cover image Death of a Nation: Plantation Politics and the Making of the Democratic Party

Death of a Nation: Plantation Politics and the Making of the Democratic Party

Dinesh D’Souza. All Points, $29.99 (336p) ISBN 978-1-250-16377-6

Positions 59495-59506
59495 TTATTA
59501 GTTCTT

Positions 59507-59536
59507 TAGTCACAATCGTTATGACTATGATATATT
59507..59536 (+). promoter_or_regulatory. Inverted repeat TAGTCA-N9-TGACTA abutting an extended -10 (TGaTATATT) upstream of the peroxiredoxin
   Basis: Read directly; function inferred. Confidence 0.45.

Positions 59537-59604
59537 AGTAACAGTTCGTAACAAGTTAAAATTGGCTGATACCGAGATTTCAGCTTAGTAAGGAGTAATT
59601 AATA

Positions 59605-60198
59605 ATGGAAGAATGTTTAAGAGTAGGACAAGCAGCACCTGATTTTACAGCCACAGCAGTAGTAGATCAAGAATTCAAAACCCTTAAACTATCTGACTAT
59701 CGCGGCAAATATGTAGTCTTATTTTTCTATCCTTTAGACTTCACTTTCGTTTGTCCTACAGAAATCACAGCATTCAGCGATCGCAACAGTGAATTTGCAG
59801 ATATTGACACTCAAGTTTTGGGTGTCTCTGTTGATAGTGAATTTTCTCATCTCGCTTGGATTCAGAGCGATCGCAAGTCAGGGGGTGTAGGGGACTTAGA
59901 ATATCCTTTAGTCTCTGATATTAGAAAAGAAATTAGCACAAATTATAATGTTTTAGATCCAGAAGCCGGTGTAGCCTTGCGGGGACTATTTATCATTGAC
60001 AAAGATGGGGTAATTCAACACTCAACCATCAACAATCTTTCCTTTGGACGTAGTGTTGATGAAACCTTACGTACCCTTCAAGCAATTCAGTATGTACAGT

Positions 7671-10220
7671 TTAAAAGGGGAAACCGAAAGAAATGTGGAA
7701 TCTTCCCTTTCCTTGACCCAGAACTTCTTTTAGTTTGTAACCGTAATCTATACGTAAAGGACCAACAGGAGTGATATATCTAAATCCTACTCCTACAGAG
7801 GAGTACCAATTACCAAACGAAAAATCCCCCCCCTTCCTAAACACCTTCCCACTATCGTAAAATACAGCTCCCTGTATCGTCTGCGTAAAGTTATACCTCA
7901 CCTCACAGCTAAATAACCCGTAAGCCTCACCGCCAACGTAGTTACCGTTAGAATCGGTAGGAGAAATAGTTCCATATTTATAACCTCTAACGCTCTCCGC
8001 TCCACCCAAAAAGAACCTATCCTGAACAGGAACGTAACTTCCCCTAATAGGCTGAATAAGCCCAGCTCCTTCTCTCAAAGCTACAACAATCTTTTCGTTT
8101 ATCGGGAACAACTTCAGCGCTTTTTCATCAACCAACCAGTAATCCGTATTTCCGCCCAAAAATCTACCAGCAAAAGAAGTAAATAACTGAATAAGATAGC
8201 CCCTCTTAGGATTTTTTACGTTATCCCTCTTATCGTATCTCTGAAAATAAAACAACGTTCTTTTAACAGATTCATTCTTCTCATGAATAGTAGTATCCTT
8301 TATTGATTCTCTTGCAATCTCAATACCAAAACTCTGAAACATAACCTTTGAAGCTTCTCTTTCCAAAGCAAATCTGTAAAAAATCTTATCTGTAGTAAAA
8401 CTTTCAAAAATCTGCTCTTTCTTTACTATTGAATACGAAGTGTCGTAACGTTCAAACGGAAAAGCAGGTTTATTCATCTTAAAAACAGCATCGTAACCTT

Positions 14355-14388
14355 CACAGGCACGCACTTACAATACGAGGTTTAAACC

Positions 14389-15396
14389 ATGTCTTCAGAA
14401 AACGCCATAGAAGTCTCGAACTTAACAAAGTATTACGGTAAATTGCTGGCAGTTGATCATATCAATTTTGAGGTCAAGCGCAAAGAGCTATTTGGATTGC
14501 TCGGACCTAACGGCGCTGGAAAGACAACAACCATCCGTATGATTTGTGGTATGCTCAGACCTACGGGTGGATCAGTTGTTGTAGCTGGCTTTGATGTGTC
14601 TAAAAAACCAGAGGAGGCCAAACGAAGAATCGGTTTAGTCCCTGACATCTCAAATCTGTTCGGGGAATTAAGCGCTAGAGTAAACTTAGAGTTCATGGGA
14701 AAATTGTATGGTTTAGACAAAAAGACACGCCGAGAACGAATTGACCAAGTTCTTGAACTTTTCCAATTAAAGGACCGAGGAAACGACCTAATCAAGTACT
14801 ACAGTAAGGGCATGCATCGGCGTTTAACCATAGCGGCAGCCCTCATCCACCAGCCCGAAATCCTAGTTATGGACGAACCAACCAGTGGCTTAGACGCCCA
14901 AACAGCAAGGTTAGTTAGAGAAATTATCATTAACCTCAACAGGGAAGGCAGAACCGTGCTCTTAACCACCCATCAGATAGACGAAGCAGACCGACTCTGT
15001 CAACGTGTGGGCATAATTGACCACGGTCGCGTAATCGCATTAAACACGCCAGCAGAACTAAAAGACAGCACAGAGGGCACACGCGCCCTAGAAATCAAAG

America’s long enslavement by a racist Democratic Party drags on, according to this contrarian right-wing jeremiad. Bestselling conservative pundit D’Souza (The Big Lie) surveys Democratic racial politics going back to the 19th century, when Democrats championed Southern slaveholders before Lincoln and the Republicans crushed them in the Civil War; the party, he continues, then engineered the South’s system of segregation and condoned it through the New Deal and into the 1960s. Even Lyndon Johnson’s landmark civil rights legislation, he insists, was just a cynical ploy that created an “urban plantation” system that traps black Americans in cultures of poverty, violence, and dependence on welfare handouts from government “overseers” in exchange for Democratic votes. D’Souza makes cogent critiques of the Democratic Party’s history of sponsoring slavery and racism, the excesses of left-wing reactions to Trump, and the commonalities in logic between left-wing identity politics and the rhetoric of white nationalists such as Richard Spencer. But his central comparison of the welfare state to slavery is more hyperbole than analysis, and his over-the-top vilification of everything Democratic—he paints Franklin Roosevelt as a “fascist” who “castigated wealthy Republicans and conservatives in the same type of language that Hitler used against the Jews”—makes much of the reading experience akin to viewing the United States in a fun-house mirror. (July)